By Phil Franz-Warkentin, Commodity News Service Canada
Winnipeg, Jan. 29 (CNS Canada) – ICE Futures canola contracts were weaker on Tuesday, although activity was thin and choppy as participants await some fresh direction.
Losses in Chicago soybeans and soyoil accounted for some of the spillover selling pressure in canola, with bearish technical signals and poor export demand adding to the softer tone.
The Canadian dollar held steady on Tuesday, providing little direction for the market.
Extremely cold temperatures in parts of Western Canada were likely limiting farmer deliveries, providing some underlying support.
About 14,517 canola contracts traded on Tuesday, which compares with Monday when 18,651 contracts changed hands. Spreading accounted for 8,128 of the contracts traded.
SOYBEAN futures at the Chicago Board of Trade were weaker on Tuesday, with participants showing some caution ahead of trade talks between China and the United States set to start on Wednesday.
While there was some optimism over improving relations earlier in January, that sentiment has faded as the U.S. moves forward with criminal charges against Chinese technology company Huawei.
Improving weather forecasts out of Brazil were also bearish for beans, with the harvest pressure mounting out of the country. However, hot and dry conditions have still cut into the production prospects overall.
The reopening of the U.S. government has traders awaiting a number of key supply/demand reports, due out Feb. 8. Weekly export sales figures should also be released for the first time in over a month on Thursday.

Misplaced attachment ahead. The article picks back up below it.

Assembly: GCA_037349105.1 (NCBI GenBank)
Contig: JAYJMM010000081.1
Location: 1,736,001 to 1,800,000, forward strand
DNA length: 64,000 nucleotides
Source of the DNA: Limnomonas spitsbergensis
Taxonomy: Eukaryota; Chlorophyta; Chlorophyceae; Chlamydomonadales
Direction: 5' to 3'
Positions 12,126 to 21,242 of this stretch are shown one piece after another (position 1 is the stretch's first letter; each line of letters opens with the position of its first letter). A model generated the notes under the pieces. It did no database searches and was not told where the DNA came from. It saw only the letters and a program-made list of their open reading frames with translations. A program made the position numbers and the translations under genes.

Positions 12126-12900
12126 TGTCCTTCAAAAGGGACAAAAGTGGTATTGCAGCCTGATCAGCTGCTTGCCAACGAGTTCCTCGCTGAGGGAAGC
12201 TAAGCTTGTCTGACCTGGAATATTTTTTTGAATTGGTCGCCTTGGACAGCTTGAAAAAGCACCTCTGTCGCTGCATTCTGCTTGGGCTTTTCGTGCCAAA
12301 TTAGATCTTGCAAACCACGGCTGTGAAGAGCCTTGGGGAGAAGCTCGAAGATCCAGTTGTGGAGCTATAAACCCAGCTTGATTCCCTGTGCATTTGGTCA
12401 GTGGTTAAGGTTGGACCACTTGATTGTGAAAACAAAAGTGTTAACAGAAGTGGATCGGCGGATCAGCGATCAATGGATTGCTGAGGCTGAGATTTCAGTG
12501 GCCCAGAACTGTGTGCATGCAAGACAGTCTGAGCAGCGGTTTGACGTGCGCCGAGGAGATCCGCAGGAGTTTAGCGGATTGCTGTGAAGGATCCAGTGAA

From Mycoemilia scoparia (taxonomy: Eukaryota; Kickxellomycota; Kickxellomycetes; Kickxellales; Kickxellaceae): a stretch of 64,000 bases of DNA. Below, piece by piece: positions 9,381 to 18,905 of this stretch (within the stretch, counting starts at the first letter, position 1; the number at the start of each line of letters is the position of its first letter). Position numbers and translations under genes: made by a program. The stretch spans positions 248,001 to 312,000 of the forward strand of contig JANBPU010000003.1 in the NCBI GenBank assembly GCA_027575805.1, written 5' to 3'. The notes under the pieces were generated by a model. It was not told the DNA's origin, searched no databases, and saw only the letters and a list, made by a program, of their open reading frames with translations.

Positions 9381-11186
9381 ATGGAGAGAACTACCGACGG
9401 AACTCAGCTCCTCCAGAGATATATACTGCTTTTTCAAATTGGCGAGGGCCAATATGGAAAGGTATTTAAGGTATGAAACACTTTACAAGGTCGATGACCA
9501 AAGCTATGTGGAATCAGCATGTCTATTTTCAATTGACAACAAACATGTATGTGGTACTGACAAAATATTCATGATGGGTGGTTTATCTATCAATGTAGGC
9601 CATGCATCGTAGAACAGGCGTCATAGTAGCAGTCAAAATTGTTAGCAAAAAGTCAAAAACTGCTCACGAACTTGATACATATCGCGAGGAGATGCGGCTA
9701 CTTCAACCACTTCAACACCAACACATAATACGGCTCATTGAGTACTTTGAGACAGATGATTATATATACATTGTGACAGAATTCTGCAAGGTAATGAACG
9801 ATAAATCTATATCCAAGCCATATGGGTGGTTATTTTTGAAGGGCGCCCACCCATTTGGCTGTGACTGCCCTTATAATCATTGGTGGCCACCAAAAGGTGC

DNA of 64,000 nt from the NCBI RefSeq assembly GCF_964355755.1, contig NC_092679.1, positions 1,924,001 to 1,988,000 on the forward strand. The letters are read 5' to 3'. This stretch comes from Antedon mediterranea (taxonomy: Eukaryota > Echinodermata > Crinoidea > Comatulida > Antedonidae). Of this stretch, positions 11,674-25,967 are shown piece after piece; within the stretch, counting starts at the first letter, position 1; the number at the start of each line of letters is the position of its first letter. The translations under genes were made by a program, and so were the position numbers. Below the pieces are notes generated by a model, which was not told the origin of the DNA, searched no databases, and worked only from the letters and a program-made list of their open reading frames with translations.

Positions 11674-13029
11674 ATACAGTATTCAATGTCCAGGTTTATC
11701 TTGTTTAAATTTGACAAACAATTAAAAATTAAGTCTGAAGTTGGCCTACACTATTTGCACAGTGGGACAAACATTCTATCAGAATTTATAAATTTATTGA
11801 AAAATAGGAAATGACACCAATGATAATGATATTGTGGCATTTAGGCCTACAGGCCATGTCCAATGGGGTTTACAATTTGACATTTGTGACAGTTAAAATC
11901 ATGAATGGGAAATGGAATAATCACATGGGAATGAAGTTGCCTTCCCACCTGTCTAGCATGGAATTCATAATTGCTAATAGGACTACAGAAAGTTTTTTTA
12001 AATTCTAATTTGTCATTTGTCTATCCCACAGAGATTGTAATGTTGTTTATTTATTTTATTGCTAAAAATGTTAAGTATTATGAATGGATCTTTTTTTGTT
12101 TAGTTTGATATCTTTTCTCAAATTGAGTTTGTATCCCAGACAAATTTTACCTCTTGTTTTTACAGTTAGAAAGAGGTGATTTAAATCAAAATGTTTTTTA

CORN was lower, taking some direction from soybeans and wheat. Weakness in ethanol added to the softer tone, according to participants.
However, solid export demand provided some support. The U.S. Department of Agriculture reported private sales of 138,000 tonnes to South Korea this morning.
Declining production estimates out of Brazil were also somewhat supportive.
WHEAT futures were lower, as the U.S. missed out on the latest Egyptian wheat tender. While the U.S. reportedly had the lowest offer, freight rates kept the country out of the running with the business going to France and Romania.
Bitterly cold temperatures in parts of the Midwest provided some support, amid concerns over winterkill.
Ideas that Russian wheat is starting to price itself out of the export market were also supportive.